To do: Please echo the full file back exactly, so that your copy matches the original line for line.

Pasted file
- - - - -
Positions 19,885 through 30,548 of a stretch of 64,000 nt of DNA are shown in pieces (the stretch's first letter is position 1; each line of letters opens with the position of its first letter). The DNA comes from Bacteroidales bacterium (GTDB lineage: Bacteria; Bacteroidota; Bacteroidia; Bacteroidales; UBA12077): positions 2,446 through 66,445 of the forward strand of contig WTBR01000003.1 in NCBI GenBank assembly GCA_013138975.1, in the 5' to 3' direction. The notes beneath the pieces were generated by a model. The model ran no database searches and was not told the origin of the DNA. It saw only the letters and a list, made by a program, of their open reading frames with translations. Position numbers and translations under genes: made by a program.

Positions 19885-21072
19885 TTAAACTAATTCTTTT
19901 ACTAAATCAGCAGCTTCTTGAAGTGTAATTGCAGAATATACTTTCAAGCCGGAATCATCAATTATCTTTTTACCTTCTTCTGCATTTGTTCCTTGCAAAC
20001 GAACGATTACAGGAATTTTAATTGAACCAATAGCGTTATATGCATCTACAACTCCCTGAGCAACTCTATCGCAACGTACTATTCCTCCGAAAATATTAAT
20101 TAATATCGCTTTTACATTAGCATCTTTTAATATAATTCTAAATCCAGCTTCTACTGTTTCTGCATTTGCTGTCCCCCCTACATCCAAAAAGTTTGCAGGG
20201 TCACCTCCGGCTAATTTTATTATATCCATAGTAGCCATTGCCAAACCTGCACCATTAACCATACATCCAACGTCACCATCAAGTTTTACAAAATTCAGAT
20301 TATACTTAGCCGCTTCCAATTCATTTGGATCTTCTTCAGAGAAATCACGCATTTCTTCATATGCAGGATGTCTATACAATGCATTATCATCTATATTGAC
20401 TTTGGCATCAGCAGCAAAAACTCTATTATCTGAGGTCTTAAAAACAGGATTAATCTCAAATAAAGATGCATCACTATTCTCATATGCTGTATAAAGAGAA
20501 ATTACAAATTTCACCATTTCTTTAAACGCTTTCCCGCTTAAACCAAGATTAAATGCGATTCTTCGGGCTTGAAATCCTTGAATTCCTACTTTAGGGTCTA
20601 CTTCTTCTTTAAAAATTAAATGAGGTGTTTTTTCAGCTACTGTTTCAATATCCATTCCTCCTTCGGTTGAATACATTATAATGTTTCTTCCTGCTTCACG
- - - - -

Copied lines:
Positions 19,885 through 30,548 of a stretch of 64,000 nt of DNA are shown in pieces (the stretch's first letter is position 1; each line of letters opens with the position of its first letter). The DNA comes from Bacteroidales bacterium (GTDB lineage: Bacteria; Bacteroidota; Bacteroidia; Bacteroidales; UBA12077): positions 2,446 through 66,445 of the forward strand of contig WTBR01000003.1 in NCBI GenBank assembly GCA_013138975.1, in the 5' to 3' direction. The notes beneath the pieces were generated by a model. The model ran no database searches and was not told the origin of the DNA. It saw only the letters and a list, made by a program, of their open reading frames with translations. Position numbers and translations under genes: made by a program.

Positions 19885-21072
19885 TTAAACTAATTCTTTT
19901 ACTAAATCAGCAGCTTCTTGAAGTGTAATTGCAGAATATACTTTCAAGCCGGAATCATCAATTATCTTTTTACCTTCTTCTGCATTTGTTCCTTGCAAAC
20001 GAACGATTACAGGAATTTTAATTGAACCAATAGCGTTATATGCATCTACAACTCCCTGAGCAACTCTATCGCAACGTACTATTCCTCCGAAAATATTAAT
20101 TAATATCGCTTTTACATTAGCATCTTTTAATATAATTCTAAATCCAGCTTCTACTGTTTCTGCATTTGCTGTCCCCCCTACATCCAAAAAGTTTGCAGGG
20201 TCACCTCCGGCTAATTTTATTATATCCATAGTAGCCATTGCCAAACCTGCACCATTAACCATACATCCAACGTCACCATCAAGTTTTACAAAATTCAGAT
20301 TATACTTAGCCGCTTCCAATTCATTTGGATCTTCTTCAGAGAAATCACGCATTTCTTCATATGCAGGATGTCTATACAATGCATTATCATCTATATTGAC
20401 TTTGGCATCAGCAGCAAAAACTCTATTATCTGAGGTCTTAAAAACAGGATTAATCTCAAATAAAGATGCATCACTATTCTCATATGCTGTATAAAGAGAA
20501 ATTACAAATTTCACCATTTCTTTAAACGCTTTCCCGCTTAAACCAAGATTAAATGCGATTCTTCGGGCTTGAAATCCTTGAATTCCTACTTTAGGGTCTA
20601 CTTCTTCTTTAAAAATTAAATGAGGTGTTTTTTCAGCTACTGTTTCAATATCCATTCCTCCTTCGGTTGAATACATTATAATGTTTCTTCCTGCTTCACG